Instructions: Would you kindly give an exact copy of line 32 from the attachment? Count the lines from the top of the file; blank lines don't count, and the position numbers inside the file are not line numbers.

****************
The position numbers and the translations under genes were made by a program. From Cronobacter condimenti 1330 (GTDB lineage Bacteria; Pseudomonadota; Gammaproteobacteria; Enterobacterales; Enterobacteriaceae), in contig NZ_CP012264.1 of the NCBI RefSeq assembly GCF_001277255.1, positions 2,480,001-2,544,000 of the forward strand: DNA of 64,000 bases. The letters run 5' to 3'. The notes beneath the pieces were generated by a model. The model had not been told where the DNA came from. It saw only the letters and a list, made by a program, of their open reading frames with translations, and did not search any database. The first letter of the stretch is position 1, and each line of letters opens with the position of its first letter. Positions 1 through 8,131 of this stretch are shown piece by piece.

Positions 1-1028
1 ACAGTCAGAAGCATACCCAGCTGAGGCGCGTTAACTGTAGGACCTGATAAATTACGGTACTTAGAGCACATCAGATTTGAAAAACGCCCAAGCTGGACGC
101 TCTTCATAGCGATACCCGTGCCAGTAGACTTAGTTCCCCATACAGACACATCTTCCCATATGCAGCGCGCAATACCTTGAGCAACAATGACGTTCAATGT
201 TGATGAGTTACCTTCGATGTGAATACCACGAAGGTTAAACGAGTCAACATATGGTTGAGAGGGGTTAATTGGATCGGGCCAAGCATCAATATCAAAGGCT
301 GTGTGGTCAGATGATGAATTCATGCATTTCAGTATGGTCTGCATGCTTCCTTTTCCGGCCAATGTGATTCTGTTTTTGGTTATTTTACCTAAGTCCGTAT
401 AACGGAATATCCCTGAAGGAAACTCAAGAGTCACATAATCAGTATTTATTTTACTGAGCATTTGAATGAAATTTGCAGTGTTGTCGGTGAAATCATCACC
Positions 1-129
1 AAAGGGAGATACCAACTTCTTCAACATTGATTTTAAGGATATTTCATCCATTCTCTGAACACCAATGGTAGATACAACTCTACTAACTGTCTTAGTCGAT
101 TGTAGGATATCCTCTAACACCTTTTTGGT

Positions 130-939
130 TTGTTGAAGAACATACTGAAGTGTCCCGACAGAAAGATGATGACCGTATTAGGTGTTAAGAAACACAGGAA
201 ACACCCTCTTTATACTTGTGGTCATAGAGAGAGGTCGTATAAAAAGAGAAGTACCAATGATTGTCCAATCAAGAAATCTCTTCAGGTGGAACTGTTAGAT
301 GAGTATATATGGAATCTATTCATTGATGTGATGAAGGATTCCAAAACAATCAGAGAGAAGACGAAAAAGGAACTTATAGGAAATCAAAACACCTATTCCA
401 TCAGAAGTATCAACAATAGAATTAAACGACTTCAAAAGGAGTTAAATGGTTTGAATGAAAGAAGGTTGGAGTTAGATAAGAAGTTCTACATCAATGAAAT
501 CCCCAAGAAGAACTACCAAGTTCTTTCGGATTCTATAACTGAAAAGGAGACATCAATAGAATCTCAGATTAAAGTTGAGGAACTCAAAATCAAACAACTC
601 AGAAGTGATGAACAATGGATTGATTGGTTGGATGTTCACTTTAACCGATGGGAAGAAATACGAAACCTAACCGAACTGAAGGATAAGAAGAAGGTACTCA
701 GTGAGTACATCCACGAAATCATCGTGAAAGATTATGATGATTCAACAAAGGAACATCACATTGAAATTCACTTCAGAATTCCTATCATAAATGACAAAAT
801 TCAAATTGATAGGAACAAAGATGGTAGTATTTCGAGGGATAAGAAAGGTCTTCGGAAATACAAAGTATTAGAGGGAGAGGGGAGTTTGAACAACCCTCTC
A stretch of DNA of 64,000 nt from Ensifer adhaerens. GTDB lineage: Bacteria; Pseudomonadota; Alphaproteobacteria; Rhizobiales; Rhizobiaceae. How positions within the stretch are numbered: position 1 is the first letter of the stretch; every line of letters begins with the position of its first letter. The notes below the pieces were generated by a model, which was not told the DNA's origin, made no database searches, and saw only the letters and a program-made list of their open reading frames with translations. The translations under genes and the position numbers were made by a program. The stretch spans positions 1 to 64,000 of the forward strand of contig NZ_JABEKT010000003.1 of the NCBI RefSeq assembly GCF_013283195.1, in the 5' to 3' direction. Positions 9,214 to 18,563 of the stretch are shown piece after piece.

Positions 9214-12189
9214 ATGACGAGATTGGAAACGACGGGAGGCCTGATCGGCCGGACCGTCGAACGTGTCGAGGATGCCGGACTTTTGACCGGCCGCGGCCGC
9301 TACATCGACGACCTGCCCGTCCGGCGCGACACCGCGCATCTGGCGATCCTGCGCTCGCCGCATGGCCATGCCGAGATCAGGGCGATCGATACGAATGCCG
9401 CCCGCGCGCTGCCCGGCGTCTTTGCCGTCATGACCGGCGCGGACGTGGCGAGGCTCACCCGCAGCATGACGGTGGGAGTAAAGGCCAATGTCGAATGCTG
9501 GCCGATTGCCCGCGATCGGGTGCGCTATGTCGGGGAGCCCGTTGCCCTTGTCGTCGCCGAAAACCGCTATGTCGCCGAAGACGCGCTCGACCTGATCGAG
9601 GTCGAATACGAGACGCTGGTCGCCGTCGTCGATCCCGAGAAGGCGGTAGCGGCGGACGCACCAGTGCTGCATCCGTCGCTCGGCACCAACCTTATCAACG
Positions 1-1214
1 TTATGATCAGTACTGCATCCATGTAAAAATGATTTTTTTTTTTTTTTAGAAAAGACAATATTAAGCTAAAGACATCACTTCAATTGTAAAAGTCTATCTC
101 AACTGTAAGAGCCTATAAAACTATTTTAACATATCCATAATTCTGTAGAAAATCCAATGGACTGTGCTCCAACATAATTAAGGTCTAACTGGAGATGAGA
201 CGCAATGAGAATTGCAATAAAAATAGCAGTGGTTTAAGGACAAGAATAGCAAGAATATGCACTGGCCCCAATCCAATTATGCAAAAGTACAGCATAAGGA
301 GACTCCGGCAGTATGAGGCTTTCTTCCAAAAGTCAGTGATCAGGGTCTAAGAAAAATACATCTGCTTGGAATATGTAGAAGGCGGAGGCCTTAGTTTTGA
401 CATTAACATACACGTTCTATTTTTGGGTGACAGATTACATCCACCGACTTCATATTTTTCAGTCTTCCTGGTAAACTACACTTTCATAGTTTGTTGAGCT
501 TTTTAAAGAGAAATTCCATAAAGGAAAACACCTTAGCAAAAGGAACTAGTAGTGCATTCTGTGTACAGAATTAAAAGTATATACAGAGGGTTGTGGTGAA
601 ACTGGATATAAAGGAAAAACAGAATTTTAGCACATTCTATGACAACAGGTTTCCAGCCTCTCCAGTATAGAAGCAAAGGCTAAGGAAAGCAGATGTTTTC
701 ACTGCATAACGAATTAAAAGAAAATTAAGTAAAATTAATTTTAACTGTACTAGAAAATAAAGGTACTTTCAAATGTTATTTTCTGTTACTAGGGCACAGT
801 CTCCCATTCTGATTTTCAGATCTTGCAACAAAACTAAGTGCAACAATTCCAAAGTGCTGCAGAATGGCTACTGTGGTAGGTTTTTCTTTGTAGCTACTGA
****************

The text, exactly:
401 CATTAACATACACGTTCTATTTTTGGGTGACAGATTACATCCACCGACTTCATATTTTTCAGTCTTCCTGGTAAACTACACTTTCATAGTTTGTTGAGCT